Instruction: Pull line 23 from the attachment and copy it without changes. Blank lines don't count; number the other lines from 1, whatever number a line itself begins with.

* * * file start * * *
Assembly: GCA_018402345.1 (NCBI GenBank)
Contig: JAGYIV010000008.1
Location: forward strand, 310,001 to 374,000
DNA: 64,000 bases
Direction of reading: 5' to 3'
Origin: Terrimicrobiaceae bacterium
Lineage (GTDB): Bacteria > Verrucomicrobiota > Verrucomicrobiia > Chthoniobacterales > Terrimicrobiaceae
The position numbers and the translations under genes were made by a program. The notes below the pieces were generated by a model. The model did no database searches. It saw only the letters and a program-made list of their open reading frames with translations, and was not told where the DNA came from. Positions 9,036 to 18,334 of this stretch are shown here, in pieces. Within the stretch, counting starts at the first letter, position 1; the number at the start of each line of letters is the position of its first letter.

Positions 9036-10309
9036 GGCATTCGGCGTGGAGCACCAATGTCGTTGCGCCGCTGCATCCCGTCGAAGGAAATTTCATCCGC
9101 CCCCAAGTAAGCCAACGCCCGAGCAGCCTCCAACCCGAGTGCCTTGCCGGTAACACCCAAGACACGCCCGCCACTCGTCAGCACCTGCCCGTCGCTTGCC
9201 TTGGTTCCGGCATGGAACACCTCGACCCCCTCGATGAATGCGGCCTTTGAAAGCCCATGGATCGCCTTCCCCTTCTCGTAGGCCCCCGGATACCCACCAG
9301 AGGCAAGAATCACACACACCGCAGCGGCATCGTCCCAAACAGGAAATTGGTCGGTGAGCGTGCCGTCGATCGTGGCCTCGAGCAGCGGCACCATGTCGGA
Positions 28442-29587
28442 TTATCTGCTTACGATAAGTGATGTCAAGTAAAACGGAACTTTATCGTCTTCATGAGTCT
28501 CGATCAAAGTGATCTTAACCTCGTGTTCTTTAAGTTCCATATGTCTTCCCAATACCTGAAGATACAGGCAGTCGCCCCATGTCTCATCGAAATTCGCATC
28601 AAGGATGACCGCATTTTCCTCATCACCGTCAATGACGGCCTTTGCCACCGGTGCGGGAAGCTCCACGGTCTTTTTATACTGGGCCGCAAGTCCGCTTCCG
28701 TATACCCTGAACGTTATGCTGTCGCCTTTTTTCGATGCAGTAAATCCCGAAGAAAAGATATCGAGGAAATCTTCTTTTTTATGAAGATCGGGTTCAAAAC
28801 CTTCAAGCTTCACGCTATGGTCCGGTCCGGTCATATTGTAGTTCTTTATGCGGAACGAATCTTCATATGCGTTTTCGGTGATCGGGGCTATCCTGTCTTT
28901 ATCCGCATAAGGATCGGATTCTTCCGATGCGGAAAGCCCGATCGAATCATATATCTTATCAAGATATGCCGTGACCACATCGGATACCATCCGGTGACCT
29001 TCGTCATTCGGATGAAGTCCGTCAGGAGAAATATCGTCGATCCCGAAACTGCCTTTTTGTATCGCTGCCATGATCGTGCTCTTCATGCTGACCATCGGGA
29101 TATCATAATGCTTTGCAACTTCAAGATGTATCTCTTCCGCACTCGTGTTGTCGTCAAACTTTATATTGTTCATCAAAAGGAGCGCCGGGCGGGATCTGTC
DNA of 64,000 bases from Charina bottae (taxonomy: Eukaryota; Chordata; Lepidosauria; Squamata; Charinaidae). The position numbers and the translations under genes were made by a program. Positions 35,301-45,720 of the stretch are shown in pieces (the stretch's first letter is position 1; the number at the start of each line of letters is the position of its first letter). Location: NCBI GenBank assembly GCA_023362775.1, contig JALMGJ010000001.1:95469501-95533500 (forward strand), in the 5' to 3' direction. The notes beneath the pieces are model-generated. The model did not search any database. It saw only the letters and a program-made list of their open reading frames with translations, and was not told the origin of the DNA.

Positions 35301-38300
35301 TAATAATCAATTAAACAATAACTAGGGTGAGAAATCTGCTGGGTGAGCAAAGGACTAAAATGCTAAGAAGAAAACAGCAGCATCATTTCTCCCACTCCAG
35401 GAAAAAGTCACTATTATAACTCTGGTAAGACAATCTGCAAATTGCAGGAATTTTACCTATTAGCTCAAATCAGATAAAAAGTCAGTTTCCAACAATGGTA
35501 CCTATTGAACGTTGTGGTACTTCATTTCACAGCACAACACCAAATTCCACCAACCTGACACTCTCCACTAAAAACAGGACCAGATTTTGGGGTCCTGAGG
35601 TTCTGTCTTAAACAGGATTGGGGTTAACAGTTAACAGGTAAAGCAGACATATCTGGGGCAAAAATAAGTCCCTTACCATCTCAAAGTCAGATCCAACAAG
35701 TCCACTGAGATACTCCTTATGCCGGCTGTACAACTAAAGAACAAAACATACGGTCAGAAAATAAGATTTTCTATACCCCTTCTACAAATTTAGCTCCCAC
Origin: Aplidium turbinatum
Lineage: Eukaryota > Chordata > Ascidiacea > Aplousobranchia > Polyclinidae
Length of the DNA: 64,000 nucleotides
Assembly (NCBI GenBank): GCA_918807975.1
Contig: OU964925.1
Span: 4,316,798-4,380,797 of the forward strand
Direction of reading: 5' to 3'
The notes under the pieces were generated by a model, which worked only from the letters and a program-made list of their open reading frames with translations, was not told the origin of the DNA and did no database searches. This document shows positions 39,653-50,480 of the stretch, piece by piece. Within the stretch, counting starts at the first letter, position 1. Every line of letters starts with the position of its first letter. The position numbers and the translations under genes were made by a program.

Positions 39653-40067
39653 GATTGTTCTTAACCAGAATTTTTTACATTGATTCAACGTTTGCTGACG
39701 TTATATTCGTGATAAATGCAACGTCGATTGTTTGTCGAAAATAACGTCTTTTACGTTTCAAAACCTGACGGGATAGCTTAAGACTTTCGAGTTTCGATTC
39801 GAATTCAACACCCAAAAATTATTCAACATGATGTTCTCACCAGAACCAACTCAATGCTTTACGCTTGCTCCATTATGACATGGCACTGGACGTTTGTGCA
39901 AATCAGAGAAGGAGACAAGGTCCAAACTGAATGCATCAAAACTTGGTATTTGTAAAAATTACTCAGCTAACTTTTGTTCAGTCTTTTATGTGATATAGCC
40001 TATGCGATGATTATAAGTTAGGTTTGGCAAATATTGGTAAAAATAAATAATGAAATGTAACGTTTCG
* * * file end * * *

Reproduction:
DNA of 64,000 bases from Charina bottae (taxonomy: Eukaryota; Chordata; Lepidosauria; Squamata; Charinaidae). The position numbers and the translations under genes were made by a program. Positions 35,301-45,720 of the stretch are shown in pieces (the stretch's first letter is position 1; the number at the start of each line of letters is the position of its first letter). Location: NCBI GenBank assembly GCA_023362775.1, contig JALMGJ010000001.1:95469501-95533500 (forward strand), in the 5' to 3' direction. The notes beneath the pieces are model-generated. The model did not search any database. It saw only the letters and a program-made list of their open reading frames with translations, and was not told the origin of the DNA.